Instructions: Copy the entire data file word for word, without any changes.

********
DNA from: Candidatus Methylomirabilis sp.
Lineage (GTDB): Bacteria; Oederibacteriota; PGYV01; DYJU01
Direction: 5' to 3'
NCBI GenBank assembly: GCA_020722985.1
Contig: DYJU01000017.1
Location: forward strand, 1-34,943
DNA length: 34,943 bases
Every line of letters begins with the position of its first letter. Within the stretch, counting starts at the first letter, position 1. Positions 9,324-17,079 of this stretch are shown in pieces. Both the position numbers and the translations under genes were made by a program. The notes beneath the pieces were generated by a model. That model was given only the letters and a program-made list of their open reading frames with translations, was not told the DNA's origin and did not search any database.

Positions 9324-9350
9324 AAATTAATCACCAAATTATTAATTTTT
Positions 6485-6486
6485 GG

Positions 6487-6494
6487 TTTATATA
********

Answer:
DNA from: Candidatus Methylomirabilis sp.
Lineage (GTDB): Bacteria; Oederibacteriota; PGYV01; DYJU01
Direction: 5' to 3'
NCBI GenBank assembly: GCA_020722985.1
Contig: DYJU01000017.1
Location: forward strand, 1-34,943
DNA length: 34,943 bases
Every line of letters begins with the position of its first letter. Within the stretch, counting starts at the first letter, position 1. Positions 9,324-17,079 of this stretch are shown in pieces. Both the position numbers and the translations under genes were made by a program. The notes beneath the pieces were generated by a model. That model was given only the letters and a program-made list of their open reading frames with translations, was not told the DNA's origin and did not search any database.

Positions 9324-9350
9324 AAATTAATCACCAAATTATTAATTTTT
Positions 6485-6486
6485 GG

Positions 6487-6494
6487 TTTATATA